There are times when you pick up a book, and you begin to wonder how much of your own experience of the place where you live has been hidden through your own bias or ignorance. Northerners, by Brian Groom, has shone a light on so many aspects of life ‘Up North’, that I felt embarrassed by the complete lack of my own knowledge in some chapters.
I have tended to focus on my more regional knowledge being born in Jarrow, that of Northumberland and Durham, but this book covers both sides of the Pennine chain in a refreshing style, rich with facts, characters, and the detail needed to promote the scope of each chapter. The ambition of the book is to provide a time-driven perspective from pre-history to post-Brexit, on the language, sport, music, invention, and rate of change, political and economic that have been associated with Northern men and women through time.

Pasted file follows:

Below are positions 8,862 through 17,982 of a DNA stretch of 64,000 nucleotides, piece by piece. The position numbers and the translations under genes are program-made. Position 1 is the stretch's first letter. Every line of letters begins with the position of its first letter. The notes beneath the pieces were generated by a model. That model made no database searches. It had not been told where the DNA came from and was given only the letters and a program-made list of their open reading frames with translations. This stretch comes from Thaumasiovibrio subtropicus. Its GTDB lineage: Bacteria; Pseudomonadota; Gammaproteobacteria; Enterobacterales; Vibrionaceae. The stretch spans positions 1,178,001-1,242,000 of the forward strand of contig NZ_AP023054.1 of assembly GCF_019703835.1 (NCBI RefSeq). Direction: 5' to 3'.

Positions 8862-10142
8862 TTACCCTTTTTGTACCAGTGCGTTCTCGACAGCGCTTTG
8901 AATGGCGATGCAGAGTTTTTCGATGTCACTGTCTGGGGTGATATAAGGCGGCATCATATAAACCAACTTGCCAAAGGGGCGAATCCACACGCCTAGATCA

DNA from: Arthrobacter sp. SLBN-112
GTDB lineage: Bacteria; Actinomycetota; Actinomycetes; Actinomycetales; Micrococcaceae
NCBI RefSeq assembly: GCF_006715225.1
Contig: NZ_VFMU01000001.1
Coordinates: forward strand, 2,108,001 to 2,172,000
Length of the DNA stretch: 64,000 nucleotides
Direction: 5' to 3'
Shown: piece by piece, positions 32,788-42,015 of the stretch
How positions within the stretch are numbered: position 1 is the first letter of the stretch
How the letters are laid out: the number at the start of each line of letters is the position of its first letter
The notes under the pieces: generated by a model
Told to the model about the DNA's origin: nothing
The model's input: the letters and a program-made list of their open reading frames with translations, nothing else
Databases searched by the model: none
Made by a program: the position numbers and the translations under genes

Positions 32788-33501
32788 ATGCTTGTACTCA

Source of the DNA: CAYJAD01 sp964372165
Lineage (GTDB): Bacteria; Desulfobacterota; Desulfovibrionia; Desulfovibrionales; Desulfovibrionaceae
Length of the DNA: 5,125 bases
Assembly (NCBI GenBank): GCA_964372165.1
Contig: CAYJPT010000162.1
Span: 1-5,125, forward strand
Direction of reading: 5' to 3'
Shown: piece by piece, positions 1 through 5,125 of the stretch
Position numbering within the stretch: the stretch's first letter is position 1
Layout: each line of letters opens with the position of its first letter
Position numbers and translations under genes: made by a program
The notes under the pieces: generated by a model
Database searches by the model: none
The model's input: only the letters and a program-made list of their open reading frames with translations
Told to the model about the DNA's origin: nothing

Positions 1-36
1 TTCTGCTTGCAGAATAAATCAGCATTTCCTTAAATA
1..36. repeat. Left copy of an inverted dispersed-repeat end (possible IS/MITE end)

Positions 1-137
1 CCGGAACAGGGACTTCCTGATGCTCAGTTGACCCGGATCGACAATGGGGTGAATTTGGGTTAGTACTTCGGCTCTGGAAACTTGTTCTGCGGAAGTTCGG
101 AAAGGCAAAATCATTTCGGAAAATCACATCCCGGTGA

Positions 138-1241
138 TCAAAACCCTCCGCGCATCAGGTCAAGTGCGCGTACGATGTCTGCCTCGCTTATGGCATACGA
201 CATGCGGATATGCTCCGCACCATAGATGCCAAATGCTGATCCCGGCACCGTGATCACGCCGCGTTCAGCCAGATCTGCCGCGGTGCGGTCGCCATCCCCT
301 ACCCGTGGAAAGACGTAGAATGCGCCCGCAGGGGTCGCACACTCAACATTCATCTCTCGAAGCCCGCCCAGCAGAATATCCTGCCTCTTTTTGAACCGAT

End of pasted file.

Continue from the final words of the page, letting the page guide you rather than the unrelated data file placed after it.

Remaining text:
The most impressive aspect of each chapter is the theme of constant change in whatever era. If a school were to offer a new subject to inspire young and old to re-evaluate their potential and to hold a mirror up to their perception of place, then this readable, accessible, and entertaining volume would make a great text to support a regional syllabus. The evils of the arms trade or slavery through time, are as much a part of this search for the difference that separates and inspires the reader to evaluate the wealth creation that has created the towns and cities synonymous with the transition from an agrarian to a heavily industrialised population. The need for a political understanding of these generation’s Northern soul, helps drive the numbers that ultimately resulted in the loss of Labour seats in the last election and Brexit.